3 confirmed dead from drug overdoses in 2020, 3 more under investigation, police say
REGINA -- Regina police say three people have died from drug overdoses since the beginning of the year as overdose numbers continue to soar.
Police have been made aware of 85 overdoses in Regina since January 1. Officers have responded 51 times and administered Narcan 18 times.
“That already puts us over last year’s entire 12 months, so we’re very concerned with these numbers,” Les Parker, media development officer with the Regina Police Service, said.
Police say any active user of illicit fentanyl or fentanyl analogs is in danger.
Police are also reminding the public about the “Good Samaritan Drug Overdose Act” which protects people who report an overdose.
“It will protect you from a change in that instance, so that you can call. Police and EMS can intervene, and potentially save the person,” Parker said.
NDP leader Ryan Meili says the province should act on a safe injection site now more than ever.
“There’s already unsafe injection sites all over the place,” Meili said. “Having a safe injection site will reduce needles in the street, hopefully will see less criminal activity and absolutely will see a decrease in overdoses.”
The province says it has made a decision when it comes to safe injection sites, but won’t announce that decision until the budget is released.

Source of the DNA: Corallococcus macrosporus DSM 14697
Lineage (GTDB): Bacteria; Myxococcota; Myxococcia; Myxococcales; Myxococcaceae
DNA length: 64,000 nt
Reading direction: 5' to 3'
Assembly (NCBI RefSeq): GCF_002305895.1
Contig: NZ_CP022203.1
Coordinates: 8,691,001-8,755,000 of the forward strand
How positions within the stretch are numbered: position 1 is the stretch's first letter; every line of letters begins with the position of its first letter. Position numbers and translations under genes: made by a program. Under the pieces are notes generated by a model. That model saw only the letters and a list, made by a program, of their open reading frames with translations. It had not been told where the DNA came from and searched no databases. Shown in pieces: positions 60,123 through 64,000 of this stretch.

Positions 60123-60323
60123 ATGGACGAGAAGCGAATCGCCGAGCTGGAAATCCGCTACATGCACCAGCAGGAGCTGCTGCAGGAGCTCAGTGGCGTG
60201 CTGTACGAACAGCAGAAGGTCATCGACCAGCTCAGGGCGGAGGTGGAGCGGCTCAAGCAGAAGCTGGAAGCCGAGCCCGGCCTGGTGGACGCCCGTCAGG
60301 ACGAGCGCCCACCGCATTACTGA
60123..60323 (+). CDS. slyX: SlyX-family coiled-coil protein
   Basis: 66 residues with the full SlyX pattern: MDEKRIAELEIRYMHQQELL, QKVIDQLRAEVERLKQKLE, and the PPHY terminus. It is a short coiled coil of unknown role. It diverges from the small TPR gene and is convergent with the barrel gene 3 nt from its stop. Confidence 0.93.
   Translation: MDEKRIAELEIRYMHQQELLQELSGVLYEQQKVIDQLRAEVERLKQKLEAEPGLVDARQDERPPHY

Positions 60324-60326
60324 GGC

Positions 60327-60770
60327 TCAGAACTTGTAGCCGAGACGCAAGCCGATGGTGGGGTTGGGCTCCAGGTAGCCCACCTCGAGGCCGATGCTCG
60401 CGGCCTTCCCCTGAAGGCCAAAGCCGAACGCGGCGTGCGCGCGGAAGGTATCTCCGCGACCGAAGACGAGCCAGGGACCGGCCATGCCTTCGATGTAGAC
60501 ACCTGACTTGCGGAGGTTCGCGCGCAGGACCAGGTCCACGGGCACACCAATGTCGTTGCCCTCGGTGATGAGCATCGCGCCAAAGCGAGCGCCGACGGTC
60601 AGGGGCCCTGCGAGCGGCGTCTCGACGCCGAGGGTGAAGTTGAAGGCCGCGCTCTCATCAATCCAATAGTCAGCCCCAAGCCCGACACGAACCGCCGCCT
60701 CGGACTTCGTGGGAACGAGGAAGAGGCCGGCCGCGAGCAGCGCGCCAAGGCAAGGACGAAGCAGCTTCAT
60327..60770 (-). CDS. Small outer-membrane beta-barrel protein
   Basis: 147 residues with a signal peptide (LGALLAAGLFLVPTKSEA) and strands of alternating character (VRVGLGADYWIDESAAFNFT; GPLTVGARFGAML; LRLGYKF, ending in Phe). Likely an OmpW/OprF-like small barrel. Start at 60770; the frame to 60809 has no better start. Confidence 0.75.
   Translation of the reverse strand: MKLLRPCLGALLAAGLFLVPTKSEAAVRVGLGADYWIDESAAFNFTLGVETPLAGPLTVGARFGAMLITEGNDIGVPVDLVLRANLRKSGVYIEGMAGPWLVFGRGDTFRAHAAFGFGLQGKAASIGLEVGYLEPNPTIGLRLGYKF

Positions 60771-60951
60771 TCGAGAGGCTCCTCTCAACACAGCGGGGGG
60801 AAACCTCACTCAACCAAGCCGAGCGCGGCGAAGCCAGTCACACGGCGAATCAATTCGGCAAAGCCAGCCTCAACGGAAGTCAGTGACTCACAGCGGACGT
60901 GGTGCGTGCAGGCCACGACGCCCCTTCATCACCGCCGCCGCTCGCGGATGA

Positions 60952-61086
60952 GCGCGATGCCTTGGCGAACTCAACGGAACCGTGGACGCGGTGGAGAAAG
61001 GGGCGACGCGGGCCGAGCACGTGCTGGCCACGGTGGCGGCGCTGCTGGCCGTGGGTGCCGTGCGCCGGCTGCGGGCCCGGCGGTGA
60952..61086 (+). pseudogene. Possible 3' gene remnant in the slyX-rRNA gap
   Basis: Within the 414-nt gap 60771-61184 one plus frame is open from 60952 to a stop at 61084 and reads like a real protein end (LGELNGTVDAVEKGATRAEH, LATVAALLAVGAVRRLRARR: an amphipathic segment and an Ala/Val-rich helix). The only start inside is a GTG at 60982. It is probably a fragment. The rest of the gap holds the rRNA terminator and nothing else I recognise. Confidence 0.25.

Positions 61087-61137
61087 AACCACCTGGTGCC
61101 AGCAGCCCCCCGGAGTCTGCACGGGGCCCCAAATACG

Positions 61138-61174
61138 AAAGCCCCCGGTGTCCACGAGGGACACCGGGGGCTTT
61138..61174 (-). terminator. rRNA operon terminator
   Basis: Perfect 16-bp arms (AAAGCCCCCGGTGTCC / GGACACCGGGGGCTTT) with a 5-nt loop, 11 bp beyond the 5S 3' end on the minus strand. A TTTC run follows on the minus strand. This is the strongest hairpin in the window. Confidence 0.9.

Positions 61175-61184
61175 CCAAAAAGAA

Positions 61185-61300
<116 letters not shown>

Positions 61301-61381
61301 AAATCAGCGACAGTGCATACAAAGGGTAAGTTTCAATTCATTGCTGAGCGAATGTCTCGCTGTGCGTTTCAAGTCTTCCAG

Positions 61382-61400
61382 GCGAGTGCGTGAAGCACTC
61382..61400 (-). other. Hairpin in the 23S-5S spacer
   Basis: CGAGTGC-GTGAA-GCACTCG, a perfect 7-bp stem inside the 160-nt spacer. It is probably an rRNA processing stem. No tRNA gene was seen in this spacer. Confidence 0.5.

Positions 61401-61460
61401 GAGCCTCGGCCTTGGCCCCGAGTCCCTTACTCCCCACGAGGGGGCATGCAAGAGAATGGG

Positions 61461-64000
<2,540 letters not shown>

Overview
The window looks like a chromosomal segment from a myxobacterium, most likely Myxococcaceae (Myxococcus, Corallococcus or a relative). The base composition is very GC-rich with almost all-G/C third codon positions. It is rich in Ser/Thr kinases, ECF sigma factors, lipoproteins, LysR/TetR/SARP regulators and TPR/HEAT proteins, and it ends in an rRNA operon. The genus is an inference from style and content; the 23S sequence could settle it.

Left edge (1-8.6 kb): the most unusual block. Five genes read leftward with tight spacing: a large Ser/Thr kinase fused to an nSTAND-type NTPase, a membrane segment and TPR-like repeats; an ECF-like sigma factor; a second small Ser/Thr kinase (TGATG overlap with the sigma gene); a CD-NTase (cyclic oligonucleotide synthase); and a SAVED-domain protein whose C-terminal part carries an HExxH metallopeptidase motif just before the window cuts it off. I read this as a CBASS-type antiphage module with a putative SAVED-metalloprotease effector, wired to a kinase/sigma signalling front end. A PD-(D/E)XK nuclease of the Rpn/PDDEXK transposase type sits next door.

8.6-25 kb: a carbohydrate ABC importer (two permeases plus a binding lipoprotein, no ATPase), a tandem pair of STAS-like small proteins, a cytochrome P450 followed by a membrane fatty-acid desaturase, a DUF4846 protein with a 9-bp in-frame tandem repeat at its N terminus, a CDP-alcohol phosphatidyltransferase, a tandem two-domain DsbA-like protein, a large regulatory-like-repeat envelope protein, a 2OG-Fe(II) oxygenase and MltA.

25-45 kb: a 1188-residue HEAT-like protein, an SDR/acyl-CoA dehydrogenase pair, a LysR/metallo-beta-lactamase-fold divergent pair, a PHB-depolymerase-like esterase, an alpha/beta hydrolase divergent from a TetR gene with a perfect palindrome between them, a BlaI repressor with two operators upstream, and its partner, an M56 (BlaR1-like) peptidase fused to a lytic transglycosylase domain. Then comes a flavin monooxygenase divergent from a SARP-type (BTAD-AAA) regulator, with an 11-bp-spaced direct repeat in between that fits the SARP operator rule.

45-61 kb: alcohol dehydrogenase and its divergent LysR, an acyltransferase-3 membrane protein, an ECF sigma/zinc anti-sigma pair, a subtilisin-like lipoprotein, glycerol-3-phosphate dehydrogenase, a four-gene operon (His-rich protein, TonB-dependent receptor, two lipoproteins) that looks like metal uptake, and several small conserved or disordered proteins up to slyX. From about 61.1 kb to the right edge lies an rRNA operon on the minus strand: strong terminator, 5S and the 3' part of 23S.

Health minister Jim Reiter calls the overdose spike “troubling” and said more funding will likely have to be budgeted for mental health and addictions in the future.
He also said steps are taken when there are situations like the recent spike in Regina, which he said is the most severe circumstance he’s ever seen.
“Anytime there’s concerns like this raised, our officials typically make sure that the harm reduction things - specifically the naloxone kits – we make sure they’re available,” Reiter said.
Naloxone can be administered to someone who is overdosing, and has the potential to save a life.
Anyone who is at risk of overdosing, or anyone who may witness an overdose, is eligible for a free take-home naloxone kit and training. Kits are also available for purchase from select pharmacies across the province.